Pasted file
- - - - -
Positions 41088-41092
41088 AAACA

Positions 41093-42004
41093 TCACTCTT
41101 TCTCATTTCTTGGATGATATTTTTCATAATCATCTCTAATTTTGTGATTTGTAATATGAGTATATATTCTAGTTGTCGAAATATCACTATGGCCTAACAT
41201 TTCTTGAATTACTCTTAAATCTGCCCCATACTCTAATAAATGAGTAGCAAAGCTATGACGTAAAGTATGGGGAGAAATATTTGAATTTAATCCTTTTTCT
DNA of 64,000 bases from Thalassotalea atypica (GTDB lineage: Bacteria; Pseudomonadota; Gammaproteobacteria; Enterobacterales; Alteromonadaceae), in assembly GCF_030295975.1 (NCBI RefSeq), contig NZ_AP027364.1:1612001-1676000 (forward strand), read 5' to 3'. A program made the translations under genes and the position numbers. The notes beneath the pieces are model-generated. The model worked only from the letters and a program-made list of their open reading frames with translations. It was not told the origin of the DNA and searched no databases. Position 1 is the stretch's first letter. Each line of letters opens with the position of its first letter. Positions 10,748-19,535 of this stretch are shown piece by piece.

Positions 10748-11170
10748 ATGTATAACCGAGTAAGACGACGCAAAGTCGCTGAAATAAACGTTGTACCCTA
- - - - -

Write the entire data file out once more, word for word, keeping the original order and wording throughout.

Positions 41088-41092
41088 AAACA

Positions 41093-42004
41093 TCACTCTT
41101 TCTCATTTCTTGGATGATATTTTTCATAATCATCTCTAATTTTGTGATTTGTAATATGAGTATATATTCTAGTTGTCGAAATATCACTATGGCCTAACAT
41201 TTCTTGAATTACTCTTAAATCTGCCCCATACTCTAATAAATGAGTAGCAAAGCTATGACGTAAAGTATGGGGAGAAATATTTGAATTTAATCCTTTTTCT
DNA of 64,000 bases from Thalassotalea atypica (GTDB lineage: Bacteria; Pseudomonadota; Gammaproteobacteria; Enterobacterales; Alteromonadaceae), in assembly GCF_030295975.1 (NCBI RefSeq), contig NZ_AP027364.1:1612001-1676000 (forward strand), read 5' to 3'. A program made the translations under genes and the position numbers. The notes beneath the pieces are model-generated. The model worked only from the letters and a program-made list of their open reading frames with translations. It was not told the origin of the DNA and searched no databases. Position 1 is the stretch's first letter. Each line of letters opens with the position of its first letter. Positions 10,748-19,535 of this stretch are shown piece by piece.

Positions 10748-11170
10748 ATGTATAACCGAGTAAGACGACGCAAAGTCGCTGAAATAAACGTTGTACCCTA